Remember, the frame refers to the edges of your photograph or the edges of the viewfinder of your camera when you are shooting. The advice to fill the frame means to get in close, to make your subject a significant portion of the final photograph. Fill the frame encourages you, as a photographer, to really spend some time thinking about your subject and how best to feature that subject in your photograph.
How can you bring forward the details or the patterns or the most critical element(s) of your subject? How does the background add to or take away from the story that you are trying to tell?
This advice is articulated in a lot of different ways such as “Get close. Then get closer.” Photographers tend to leave too much ‘stuff’ around their subject. The viewer gets lost in the chaos and doesn’t know where to look. Less is often more to put it simply.
Let’s look at a few more examples of filling the frame in photo composition ::
Magic is in the air with this clever image of the person levitating above the leaf covered ground. There are a few elements that make the photo work nicely with regard to composition. First, the frame is indeed filled as much as it can be given the person’s feet not touching the ground. Secondly, the line of the barren shrubs frames the person beautifully. Thirdly, the colours work together beautifully. The exposure could be improved, but we are discussing composition. The photographer succeeds in creating a strong composition.
Is this a friendly conversation over a cup of tea? The relaxed body language tells us this is so. We don’t need to see the faces of the tea drinkers to know there is little or no tension. Beyond this, we are left to tell the rest of the story.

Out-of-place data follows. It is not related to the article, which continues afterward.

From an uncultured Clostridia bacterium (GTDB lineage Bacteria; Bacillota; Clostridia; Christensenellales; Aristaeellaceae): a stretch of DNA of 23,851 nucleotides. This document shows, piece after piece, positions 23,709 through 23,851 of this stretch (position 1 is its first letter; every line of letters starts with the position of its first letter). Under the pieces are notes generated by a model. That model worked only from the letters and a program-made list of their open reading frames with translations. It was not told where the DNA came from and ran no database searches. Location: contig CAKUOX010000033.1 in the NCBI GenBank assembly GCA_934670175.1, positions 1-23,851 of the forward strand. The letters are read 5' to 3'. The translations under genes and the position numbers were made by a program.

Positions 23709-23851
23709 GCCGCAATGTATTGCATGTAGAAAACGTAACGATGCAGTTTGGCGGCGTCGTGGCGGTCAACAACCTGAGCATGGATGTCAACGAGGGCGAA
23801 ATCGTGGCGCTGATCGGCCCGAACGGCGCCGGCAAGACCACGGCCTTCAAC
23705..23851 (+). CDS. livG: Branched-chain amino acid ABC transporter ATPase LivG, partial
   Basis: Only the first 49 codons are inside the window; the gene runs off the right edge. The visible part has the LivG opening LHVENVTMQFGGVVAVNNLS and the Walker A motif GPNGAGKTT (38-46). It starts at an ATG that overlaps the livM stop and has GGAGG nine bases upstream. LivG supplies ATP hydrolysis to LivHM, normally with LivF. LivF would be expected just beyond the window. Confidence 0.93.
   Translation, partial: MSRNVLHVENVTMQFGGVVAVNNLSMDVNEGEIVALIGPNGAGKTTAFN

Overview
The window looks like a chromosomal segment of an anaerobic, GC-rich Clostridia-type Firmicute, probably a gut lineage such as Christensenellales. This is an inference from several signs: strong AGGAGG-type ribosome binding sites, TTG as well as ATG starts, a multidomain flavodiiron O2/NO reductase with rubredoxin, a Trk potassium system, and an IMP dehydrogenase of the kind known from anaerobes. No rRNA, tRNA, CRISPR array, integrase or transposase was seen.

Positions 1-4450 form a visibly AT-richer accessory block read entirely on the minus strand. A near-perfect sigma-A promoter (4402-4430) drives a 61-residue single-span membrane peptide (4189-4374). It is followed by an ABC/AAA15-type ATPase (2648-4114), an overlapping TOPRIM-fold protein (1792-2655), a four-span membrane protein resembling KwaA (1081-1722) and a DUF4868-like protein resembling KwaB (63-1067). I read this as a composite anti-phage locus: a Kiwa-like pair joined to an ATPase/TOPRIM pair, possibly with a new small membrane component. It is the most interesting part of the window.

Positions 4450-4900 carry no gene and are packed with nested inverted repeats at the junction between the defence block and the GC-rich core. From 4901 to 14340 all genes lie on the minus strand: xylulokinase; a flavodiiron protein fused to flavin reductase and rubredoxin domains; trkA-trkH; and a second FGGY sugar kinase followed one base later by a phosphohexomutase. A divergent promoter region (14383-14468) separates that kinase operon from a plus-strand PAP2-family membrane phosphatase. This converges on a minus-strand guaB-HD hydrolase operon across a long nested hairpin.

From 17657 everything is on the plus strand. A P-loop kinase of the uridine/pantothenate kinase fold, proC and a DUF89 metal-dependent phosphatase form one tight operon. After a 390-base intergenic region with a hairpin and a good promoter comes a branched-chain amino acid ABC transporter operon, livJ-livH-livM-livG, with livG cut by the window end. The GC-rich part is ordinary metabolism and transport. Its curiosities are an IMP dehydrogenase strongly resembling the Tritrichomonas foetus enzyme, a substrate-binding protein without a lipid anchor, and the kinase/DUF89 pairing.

Why do we know this about the photograph? We may have been in a similar situation and draw from our own experience. More than this the photographer has filled the frame in a way that our eyes are drawn to the relaxed nature of the subjects and the cups of tea.
What elements make this photo composition effective? Yes, the frame is filled. You’re right.
Notice, too the background is used effectively, the bright colour of the flowers pop right out at you amongst the other muted colour and the young lady is slightly off- centre. We will discuss the importance of colour, avoiding the middle and backgrounds in future blog posts.
Even if you are anti-smoking, you must notice this image is strong with regard to composition on several levels.
Yes, the frame is filled beautifully. Do you also notice the young lady’s face is framed by the blue hoodie and her blond hair? That’s right. The photographer has achieved a frame within a frame giving this a nice composition.
Additionally, the background has been kept to a minimum so the viewer’s eye goes directly to the young woman’s face.
Take a closer look at this photo. The intense stare from her eyes to the left leaves us to wonder what is outside the image frame. What is she looking at or we might ask, “what is she thinking?” Remarkably, the photographer has left us to tell the rest of the story. The photo has a certain intensity that keeps us looking, thinking and wondering.
Take some time to study these two images.
Overall, the photographer has achieved a simple composition. In the first version of the photo are you certain there isn’t a bit of clutter that makes the eye wander? Indeed there is clutter and it is the silhouette of the building in the top right of the image. This silhouette is unnecessary.
Do you notice in the second version of the photo the building silhouette is gone? Do you also notice your eye goes where it should and that is the hands holding the sparklers against the muted sunset?
By eliminating that small bit of clutter, the frame is filled as it should be and our eyes are directed right where the photographer intended.
Do note, however, it is always best to crop while you are taking the photo. This means you are making the right decisions while composing your photograph so there is no need at all to edit in a photo editing program later.